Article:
This is the second of two guidance papers produced by RUSI on countering proliferation finance. It aims to assist governments seeking to strengthen their legal and institutional frameworks to counter proliferation finance.
The continuing development of North Korea's nuclear and missile capabilities is testing the readiness and long-term planning of South Korea's missile defences. The plans will undoubtedly be overshadowed by Chinese concerns.
North Korea’s latest nuclear test has resulted in a familiar chorus of international condemnation. Surprisingly, the only meaningful change in rhetoric has come from the regime itself. Pyongyang now implies its nuclear programme is no longer up for negotiation.
Seismic signals detected around the world indicate that North Korea has successfully conducted its third nuclear test, and taken a step towards a more potent nuclear deterrent. But without more information, it is very hard to say just how big this step is.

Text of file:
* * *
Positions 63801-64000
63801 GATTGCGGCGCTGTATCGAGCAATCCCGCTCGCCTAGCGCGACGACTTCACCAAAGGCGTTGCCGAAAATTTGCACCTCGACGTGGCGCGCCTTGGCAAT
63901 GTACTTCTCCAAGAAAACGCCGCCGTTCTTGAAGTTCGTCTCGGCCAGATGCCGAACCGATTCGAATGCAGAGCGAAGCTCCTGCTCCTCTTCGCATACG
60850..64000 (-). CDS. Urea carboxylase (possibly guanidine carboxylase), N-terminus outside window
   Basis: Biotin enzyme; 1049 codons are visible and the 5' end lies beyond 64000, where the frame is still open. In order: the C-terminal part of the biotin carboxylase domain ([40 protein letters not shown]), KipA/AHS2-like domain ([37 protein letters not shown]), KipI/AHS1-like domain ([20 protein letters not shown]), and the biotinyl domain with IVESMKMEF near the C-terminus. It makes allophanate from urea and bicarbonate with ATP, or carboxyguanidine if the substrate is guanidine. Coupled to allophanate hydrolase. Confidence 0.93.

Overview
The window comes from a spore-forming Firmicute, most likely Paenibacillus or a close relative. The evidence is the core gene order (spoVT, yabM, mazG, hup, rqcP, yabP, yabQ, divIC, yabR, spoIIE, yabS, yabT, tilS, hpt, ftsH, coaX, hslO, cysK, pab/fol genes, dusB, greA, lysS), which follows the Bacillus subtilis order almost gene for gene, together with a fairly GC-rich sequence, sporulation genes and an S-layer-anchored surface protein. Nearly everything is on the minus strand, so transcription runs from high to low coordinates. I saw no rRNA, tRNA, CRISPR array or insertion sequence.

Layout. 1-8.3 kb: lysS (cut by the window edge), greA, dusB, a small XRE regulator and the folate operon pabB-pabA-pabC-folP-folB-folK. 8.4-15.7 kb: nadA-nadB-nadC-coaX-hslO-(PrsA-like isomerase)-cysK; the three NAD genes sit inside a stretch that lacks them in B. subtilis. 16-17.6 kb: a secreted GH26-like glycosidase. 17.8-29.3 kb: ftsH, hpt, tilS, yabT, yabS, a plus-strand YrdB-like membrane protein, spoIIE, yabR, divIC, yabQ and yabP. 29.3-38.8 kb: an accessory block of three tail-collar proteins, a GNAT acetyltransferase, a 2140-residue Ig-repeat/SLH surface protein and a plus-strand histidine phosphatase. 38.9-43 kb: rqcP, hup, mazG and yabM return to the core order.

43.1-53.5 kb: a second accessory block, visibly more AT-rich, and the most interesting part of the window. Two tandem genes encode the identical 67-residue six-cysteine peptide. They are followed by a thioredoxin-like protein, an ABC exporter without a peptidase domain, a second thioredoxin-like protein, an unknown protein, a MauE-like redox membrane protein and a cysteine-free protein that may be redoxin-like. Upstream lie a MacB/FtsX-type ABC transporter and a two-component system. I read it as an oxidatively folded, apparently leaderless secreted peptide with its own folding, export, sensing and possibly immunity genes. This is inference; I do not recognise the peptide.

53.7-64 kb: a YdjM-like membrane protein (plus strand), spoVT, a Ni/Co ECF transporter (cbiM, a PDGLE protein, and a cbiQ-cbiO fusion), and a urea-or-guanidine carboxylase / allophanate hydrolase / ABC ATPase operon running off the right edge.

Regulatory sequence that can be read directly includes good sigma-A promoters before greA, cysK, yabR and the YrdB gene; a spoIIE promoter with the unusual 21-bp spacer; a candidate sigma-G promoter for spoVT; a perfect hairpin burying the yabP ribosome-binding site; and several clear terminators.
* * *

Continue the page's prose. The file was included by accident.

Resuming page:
While the leadership transitions of 2012 have altered this year's political landscape, they have left the nuclear agenda for 2013 regrettably unchanged. Thankfully, this new backdrop may provide opportunities to find new solutions to old problems.
With North Korea’s recent missile test capturing the world’s attention, China’s response to its old ally’s transgressions will be critical for any chance of progress. With new leadership in Beijing, is there the possibility for a change in China’s approach?